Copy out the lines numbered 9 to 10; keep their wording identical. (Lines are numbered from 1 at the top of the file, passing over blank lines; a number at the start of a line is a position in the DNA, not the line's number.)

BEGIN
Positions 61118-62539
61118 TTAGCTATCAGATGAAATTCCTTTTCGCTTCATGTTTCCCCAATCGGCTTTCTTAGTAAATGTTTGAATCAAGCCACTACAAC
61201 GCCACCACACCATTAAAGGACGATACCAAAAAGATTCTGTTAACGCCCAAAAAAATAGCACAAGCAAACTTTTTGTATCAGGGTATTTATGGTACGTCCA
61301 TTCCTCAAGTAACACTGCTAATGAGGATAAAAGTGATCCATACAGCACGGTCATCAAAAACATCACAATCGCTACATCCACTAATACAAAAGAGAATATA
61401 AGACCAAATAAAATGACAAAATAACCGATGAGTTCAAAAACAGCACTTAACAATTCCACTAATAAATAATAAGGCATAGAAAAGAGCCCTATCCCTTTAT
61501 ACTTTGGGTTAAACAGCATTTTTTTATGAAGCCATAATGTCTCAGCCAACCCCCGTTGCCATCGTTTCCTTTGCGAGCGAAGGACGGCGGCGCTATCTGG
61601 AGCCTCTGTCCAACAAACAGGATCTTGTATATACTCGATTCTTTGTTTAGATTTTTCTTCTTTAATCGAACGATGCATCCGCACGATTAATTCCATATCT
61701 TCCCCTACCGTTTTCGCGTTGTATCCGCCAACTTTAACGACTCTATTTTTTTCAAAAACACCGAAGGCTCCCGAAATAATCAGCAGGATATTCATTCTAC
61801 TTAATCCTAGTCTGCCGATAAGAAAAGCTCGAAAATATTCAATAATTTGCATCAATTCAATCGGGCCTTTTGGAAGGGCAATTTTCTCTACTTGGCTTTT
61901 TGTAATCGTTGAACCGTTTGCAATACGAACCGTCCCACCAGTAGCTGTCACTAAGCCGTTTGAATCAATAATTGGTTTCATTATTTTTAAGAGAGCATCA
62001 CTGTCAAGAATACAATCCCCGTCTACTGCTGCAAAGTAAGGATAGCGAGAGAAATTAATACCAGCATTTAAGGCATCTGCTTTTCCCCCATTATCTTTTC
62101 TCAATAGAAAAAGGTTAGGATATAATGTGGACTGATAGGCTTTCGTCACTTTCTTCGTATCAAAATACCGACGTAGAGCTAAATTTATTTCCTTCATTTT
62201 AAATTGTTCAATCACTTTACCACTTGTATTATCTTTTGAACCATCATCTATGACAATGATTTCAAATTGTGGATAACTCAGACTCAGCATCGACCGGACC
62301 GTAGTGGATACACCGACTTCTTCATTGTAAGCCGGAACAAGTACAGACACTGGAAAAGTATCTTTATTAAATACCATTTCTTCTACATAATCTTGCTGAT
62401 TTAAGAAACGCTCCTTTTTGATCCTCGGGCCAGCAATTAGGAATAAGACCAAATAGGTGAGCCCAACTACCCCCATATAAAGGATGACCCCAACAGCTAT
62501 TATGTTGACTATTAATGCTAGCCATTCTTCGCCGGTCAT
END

61801 TTAATCCTAGTCTGCCGATAAGAAAAGCTCGAAAATATTCAATAATTTGCATCAATTCAATCGGGCCTTTTGGAAGGGCAATTTTCTCTACTTGGCTTTT
61901 TGTAATCGTTGAACCGTTTGCAATACGAACCGTCCCACCAGTAGCTGTCACTAAGCCGTTTGAATCAATAATTGGTTTCATTATTTTTAAGAGAGCATCA